Feb. 1, 2017
Black History Month, In His Words My Voice, James Weldon Johnson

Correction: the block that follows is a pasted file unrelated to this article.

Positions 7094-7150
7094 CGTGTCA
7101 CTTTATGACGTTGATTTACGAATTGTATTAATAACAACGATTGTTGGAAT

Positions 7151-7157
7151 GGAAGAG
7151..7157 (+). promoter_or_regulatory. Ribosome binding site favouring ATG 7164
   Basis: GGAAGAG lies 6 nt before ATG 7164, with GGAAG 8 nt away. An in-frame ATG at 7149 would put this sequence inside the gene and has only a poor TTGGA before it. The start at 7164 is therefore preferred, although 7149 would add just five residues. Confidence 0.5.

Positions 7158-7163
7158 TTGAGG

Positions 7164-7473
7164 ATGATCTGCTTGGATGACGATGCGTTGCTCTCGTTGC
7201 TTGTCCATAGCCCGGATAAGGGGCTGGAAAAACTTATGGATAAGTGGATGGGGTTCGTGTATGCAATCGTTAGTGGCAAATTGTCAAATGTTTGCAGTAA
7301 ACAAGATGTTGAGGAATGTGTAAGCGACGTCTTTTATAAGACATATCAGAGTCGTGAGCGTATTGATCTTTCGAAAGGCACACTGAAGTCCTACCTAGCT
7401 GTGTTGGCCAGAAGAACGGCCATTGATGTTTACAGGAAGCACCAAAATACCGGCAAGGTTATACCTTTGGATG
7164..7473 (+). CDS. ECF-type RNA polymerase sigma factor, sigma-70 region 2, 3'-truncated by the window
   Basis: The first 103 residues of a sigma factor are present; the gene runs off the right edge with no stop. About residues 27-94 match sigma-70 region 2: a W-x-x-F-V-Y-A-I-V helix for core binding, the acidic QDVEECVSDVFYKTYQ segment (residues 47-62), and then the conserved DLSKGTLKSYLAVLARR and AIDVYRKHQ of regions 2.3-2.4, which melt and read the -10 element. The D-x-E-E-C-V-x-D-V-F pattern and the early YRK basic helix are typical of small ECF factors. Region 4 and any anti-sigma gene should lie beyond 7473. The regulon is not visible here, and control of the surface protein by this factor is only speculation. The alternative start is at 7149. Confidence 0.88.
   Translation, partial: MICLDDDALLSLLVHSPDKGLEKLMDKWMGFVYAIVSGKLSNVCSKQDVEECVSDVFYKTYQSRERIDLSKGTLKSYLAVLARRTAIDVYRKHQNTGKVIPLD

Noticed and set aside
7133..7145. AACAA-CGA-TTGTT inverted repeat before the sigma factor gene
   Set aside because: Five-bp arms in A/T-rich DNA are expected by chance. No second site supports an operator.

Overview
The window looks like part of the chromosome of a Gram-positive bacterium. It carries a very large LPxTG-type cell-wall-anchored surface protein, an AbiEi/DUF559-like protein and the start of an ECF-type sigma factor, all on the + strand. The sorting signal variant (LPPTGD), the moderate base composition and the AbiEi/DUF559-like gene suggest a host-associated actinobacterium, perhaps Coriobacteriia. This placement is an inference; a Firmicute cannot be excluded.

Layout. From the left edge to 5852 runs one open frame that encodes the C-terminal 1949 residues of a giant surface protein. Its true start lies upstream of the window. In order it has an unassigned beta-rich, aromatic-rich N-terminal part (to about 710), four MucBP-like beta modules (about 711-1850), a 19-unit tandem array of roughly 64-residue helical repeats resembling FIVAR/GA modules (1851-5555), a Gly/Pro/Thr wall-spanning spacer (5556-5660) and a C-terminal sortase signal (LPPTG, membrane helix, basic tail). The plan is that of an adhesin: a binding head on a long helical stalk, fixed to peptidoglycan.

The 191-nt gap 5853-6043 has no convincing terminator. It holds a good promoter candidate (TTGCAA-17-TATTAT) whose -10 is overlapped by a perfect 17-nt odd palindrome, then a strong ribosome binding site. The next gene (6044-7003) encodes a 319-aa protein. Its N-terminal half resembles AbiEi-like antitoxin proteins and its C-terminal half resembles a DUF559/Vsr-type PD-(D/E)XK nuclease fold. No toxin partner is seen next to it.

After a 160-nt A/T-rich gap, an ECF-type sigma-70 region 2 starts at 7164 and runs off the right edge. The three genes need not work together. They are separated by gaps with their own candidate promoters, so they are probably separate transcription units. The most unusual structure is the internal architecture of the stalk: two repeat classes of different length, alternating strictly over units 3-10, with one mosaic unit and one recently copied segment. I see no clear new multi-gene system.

Most Black Americans know that James Weldon Johnson was the songwriter and poet who along with his brother, John Rosamond Johnson, created the Black National Anthem. However, many black people don’t know that the very first Black Executive Secretary of the NAACP was one James Weldon Johnson. He was personally recruited to work at the NAACP by WEB Dubois who taught Mr. Johnson while he was a professor at Atlanta University. James Weldon Johnson was a magnificent creator and wordsmith who easily could have been very successful in his private life by simply doing what he did best create magic with words and music. Yet, Mr. Johnson’s call to greatness would not end with his creative energies to produce impressive poems and songs. You see James Weldon Johnson sought something bigger, something more impactful, he sought the total citizenship rights of people of color in the United States. He was a true patriot and believed that the words written in this country’s Constitution applied to all men and women no matter their creed or color. In 1916 James Weldon Johnson joined the NAACP as a Field Secretary at the behest of WEB Dubois. Eventually, he was asked to become the first Black Executive Secretary of this fledging organization in 1920. With painstaking desire, James Weldon Johnson took on the mission of building the NAACP. It was to become under his leadership the ultimate voice for black civil, judicial, and social rights in this nation. So much more could be written about James Weldon Johnson, more than I could put on any page or post. So, I decided to read one of his greatest creation on In His Words, My Voice, The Creation, as I pay homage to this great ancestor of mine. He lived a full life of 67 years but still, he left before he could see full citizenship rights applied to black citizens in this country. Our black history need not ever be a black mystery.